Finally, after all Mr. Livingston’s rhetorical skirmishing, he here presents an assertion Mr. Jepsen might be able as attorney general to sink his teeth into. The problem is that Mr. Livingston’s information and believe is clearly wrong. The Yankee Institute, according to its executive director, Fergus Cullen, has through its sister organization, Yankee Action, taken out “paid advertisements supporting the concessions deal.”

The paid add supporting Mr. Livingston’s view on the negotiations, in part, reads:

“Contact Governor Malloy’s office by dialing 1-800-406-1527 and call your local legislators (search by street address to find your representatives at the Connecticut General Assembly) to tell them: “We need to restore the balance between the public and private sector. I support Gov. Malloy as he seeks concessions from the state employees unions.”
Of course, it is always possible that Mr. Livingston regards such paid advertisements as “propaganda” that “deligitimizes state government.” If so, the promulgation of Mr. Livingston’s views, in his view, can only lead to ruin and the ultimate destruction of the state.

It may seem to impartial observers, if there be such in Connecticut’s media, that Mr. Livingston’s ambition – to persuade the attorney general to intervene on his behalf for the purpose of frustrating the First Amendment and silencing a critic – begins a sharp decline at this point. If it has been established that the Yankee Institute has in fact encouraged the members of Mr. Livingston’s unions to support an agreement that he himself supports – AND IT HAS – Mr. Livingston’s objection to anything written by propagandists for the Yankee Institute frustrates his own designs and contributes to the deligitimization of state government.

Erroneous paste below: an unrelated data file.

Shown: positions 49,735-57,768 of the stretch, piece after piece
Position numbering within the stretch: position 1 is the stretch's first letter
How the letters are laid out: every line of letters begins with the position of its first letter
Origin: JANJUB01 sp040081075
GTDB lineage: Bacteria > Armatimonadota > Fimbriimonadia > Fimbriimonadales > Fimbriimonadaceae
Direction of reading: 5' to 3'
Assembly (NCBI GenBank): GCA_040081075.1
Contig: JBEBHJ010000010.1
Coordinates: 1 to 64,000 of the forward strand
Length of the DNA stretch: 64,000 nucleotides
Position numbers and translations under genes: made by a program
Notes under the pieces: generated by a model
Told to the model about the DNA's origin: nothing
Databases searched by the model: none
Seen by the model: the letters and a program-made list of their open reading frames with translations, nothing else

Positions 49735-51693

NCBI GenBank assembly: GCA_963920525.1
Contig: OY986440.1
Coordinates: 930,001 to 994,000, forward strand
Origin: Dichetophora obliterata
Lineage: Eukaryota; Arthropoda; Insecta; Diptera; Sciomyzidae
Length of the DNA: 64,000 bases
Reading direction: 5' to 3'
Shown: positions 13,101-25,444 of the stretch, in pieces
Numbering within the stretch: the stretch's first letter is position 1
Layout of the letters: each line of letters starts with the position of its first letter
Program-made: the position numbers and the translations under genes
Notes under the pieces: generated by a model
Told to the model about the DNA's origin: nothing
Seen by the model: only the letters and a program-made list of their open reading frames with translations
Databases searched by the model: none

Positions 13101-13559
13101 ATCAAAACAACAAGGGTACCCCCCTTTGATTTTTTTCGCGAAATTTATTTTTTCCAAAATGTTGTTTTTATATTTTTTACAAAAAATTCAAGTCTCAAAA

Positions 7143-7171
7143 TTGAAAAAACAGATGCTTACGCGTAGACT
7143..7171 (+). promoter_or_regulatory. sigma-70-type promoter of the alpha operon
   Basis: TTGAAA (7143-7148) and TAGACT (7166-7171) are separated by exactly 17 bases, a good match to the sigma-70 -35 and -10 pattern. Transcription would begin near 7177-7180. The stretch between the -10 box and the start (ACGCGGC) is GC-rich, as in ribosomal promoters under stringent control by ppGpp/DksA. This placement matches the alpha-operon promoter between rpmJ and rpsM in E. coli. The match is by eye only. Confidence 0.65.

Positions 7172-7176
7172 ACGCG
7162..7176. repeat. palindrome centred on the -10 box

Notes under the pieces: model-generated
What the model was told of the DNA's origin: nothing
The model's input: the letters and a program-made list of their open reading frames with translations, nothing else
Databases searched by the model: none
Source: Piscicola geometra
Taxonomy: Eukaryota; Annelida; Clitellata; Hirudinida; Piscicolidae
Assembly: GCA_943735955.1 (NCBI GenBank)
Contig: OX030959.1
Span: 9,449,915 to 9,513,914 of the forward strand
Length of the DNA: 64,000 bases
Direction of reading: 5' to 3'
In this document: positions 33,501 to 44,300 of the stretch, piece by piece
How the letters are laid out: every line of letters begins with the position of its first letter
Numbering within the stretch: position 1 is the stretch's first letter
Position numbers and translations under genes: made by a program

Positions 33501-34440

After the center joist of Mr. Livingston’s argument has collapsed, we are left with – spite -- and, despite Mr. Livingston's claim to the contrary, a clumbsy atempt to put a gag in the mouth of those who, exercising their First Amendment rights, legitimately disagree with the ambitions of the ambitious Mr. Livingston and other state union leaders. It is not part of the office of attorney general to assist Mr. Livingston in realizing his ambitions.

Saturday, June 18, 2011

Suicidal Republicans?

Republican Party Chairman Chris Healy here puts his finger exactly on the right point. It should come as no surprise to anyone that union leaders – who may or may not be acting in the best interest of the rank and file – want to control the propaganda they send to union members. But the Yankee Institute is not a part of the negotiations, and it stands, in respect to those negotiations, exactly as any other news organization might. Attorney General George Jepsen, one may hope, will tell the union “leaders” to take a hike. On the other hand, Mr. Jepsen did represent unions for a stretch as a private attorney before he became attorney general.

There is no doubt where editorial page editors should come down on this question. It’s still a free country – though, God knows, some people are trying to make it less so.